An evergreen, its color symbolizing hope, is cut and brought inside a home warmed by a fire. Joyous people deck the tree with bright, shiny, sparkling ornaments – a brilliant contrast to the cold, possibly snowy conditions outside in the dead of winter.
But this isn’t yuletide and that’s not a Christmas tree. It’s the winter solstice and pagans of Europe, long before Christianity has reached them, literally and figuratively bring a bit of spring and life (large and green) into their dwellings during the longest, darkest night of the year.
Ancient druids throughout the British Isles and northern Europe adorned their houses and temples with pine, spruce and fir to evoke everlasting life. Scandinavians believed Balder, their sun god, favored evergreens as special plants.
“Early Romans marked the solstice with a feast called Saturnalia in honor of Saturn, the god of agriculture,” according to History.com. “The Romans knew that the solstice meant that soon farms and orchards would be green and fruitful. To mark the occasion, they decorated their homes and temples with evergreen boughs.”
When Roman Emperor Constantine decriminalized Christianity in 313, the religion began to spread throughout Europe. These early Christians adopted and incorporated many pagan rituals (fertility rites of the spring were converted into Easter bunnies and eggs) and the Christmas tree evolved from those winter solstice celebrations.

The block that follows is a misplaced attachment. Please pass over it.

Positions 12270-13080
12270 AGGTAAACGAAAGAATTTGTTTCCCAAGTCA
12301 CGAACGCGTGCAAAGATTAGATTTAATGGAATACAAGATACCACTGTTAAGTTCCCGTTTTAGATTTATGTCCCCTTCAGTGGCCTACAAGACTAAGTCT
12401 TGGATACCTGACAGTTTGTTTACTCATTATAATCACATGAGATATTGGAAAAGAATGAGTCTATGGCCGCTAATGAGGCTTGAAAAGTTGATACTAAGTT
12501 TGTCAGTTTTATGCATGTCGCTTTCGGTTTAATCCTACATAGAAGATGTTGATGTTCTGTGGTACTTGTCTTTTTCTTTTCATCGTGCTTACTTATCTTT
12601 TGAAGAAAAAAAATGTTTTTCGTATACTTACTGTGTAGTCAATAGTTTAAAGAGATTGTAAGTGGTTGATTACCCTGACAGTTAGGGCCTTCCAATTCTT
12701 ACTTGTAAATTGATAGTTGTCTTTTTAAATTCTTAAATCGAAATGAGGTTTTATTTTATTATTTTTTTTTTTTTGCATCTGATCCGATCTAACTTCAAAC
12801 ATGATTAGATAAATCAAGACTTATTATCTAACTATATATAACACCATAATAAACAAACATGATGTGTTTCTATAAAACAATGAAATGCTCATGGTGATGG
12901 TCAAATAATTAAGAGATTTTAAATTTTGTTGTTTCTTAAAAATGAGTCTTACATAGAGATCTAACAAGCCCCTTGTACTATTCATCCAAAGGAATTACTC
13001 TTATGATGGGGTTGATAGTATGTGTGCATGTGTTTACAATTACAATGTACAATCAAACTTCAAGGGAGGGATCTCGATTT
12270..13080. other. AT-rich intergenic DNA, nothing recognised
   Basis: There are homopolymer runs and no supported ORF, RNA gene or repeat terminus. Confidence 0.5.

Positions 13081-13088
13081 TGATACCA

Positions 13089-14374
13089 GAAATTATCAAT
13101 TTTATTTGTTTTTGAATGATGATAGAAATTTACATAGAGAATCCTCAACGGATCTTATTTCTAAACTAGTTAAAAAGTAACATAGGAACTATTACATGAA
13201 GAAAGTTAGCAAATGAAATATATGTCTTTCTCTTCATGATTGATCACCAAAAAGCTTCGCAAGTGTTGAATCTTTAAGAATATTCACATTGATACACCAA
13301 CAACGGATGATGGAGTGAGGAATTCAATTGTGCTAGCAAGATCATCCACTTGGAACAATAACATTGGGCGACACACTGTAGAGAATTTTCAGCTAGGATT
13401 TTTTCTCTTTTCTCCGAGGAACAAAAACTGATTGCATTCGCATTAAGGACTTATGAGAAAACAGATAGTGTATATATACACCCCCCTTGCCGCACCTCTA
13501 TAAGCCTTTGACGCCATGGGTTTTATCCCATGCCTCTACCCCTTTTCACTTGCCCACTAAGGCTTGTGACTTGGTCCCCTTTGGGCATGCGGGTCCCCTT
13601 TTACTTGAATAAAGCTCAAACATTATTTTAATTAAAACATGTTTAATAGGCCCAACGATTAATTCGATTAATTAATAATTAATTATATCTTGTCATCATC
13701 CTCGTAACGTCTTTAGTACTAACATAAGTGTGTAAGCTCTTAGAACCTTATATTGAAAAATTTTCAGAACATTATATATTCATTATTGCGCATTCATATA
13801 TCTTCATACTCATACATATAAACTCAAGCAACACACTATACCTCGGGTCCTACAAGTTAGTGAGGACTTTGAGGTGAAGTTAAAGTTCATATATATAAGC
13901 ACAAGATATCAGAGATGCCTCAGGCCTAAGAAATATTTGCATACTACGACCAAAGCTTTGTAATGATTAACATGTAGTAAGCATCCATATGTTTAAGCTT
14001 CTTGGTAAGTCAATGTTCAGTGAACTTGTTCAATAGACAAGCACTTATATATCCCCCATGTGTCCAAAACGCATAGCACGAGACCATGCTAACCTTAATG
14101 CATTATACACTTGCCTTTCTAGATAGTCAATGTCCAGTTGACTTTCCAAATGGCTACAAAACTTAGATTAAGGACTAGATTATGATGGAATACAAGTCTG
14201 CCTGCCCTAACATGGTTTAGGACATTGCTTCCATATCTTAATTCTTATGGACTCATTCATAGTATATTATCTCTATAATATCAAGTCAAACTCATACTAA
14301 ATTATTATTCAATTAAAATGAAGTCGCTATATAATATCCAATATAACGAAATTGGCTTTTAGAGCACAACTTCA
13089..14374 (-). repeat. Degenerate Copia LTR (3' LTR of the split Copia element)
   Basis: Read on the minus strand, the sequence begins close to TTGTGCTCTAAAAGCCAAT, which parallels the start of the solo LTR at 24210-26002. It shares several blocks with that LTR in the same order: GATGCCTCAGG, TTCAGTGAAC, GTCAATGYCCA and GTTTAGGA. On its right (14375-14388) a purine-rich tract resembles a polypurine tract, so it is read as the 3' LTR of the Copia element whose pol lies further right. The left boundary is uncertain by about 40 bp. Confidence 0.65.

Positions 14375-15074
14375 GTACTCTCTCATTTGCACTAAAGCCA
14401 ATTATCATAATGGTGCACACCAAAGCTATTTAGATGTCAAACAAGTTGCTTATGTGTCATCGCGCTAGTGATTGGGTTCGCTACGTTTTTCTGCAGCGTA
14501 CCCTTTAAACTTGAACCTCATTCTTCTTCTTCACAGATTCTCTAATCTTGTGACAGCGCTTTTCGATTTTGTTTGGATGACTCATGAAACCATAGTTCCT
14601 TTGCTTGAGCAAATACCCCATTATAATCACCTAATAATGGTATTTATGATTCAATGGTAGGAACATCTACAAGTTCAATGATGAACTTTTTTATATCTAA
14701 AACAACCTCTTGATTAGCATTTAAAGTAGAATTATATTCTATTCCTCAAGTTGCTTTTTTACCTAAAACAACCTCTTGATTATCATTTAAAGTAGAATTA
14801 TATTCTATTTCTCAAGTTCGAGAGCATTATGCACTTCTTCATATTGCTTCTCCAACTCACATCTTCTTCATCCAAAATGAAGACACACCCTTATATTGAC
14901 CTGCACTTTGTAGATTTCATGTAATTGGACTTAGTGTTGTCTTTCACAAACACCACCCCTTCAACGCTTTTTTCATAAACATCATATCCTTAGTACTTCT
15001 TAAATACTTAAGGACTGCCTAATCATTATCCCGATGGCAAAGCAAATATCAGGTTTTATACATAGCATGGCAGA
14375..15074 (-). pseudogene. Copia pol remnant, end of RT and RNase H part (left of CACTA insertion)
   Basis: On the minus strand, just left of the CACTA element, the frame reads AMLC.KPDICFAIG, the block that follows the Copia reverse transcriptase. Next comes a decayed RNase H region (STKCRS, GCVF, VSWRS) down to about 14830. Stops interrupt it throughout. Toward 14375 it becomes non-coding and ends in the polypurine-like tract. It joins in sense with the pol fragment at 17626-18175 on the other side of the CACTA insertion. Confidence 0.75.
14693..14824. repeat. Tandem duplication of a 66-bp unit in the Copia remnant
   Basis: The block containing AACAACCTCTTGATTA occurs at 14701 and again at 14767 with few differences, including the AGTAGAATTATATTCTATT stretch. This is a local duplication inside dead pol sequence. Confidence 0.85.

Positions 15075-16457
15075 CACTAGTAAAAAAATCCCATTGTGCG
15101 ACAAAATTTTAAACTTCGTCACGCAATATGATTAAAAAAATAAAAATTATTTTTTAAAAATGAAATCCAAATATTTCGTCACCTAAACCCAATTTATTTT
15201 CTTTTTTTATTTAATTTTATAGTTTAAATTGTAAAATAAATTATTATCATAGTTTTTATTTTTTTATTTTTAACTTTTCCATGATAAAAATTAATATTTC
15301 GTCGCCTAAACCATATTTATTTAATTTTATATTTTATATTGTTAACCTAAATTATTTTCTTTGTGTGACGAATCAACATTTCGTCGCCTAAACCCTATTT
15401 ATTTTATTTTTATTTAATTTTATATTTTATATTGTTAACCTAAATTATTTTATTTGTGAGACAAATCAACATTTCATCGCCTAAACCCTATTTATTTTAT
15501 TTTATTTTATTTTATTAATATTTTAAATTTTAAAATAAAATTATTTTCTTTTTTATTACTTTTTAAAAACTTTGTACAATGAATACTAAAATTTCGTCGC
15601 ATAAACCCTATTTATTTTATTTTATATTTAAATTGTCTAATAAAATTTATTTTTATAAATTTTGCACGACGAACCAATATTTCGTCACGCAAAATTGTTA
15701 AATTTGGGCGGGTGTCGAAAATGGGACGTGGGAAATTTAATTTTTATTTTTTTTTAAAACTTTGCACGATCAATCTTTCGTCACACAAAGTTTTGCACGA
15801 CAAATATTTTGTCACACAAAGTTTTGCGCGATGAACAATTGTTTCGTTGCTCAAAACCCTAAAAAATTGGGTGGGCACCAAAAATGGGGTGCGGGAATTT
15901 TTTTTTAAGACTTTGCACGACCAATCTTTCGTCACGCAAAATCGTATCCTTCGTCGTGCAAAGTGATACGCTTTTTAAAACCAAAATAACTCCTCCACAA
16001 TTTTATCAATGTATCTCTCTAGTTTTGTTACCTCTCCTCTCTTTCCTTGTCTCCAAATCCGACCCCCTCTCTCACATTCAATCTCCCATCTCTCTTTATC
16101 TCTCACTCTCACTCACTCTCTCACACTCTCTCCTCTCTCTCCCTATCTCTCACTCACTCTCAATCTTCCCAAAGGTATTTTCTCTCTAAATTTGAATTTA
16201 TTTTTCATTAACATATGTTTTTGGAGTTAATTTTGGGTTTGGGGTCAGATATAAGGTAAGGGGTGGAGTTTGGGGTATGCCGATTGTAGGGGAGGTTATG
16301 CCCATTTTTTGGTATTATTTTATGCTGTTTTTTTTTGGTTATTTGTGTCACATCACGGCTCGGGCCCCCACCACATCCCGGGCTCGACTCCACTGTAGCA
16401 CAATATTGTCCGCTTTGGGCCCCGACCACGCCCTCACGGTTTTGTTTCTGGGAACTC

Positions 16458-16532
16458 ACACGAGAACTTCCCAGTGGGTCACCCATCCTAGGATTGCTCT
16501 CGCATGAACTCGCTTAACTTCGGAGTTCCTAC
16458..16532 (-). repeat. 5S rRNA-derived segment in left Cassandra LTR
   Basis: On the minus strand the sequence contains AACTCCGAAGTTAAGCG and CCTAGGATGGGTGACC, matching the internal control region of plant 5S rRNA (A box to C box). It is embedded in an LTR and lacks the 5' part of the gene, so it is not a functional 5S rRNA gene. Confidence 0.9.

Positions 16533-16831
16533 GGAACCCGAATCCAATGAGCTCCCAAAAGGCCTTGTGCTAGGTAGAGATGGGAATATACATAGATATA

Martin Luther is often credited with adding candles to a Christmas tree in the 1500s, but the first documented lighting of a yuletide evergreen wasn’t until 1660 in Germany.
The Moravians are believed to be the first to bring the Christmas tree to the United States in the early 1800s, according to Mental Floss. The yule tree took awhile to catch on in our country because of the heavy reach of the Puritans (in England and America) 200 years before. Lord Protector Oliver Cromwell called the Christmas tree and other yuletide celebrations “heathen traditions,” and New England leader William Bradford did his best to eliminate “pagan mockery.”
The Puritans’ influence decreased as Irish, German and Scandinavian immigrants spread across the United States in the 19th century. Queen Victoria openly celebrated Christmas and all its traditions, and Americans of the day, often trying to imitate (and even out-do) the Victorians, hopped on the Christmas tree bandwagon. They haven’t jumped off.
Americans, Oklahomans included, frequently light public Christmas trees the evening of Thanksgiving; Bricktown in Oklahoma City and Utica Square in Tulsa did just that. Others wait a little bit and don’t put up their trees until this month.
But almost all who do have their evergreens lit, tinseled and bedazzled by Dec. 21, the winter solstice, a holy, spiritual time for pagans.
A Santa briefing
Santa Claus has a convoluted, conflated origin. According to Christian Ratsch and Claudia Muller-Eberling in their Pagan Christmas, the jolly old elf’s name came from Sinterklaas, whose feast day, as patron saint of sailors and merchants, was the day before that of Saint Nicholas, the fourth-century Turkish bishop known for his generosity to children and poor people. Early legends of Saint Nicholas include his pagan sidekick, Ruprecht.
“In the end, [Santa] is a compromise figure between Catholic, Protestant and pre-Christian beliefs,” anthropologist Rudiger Vossen writes.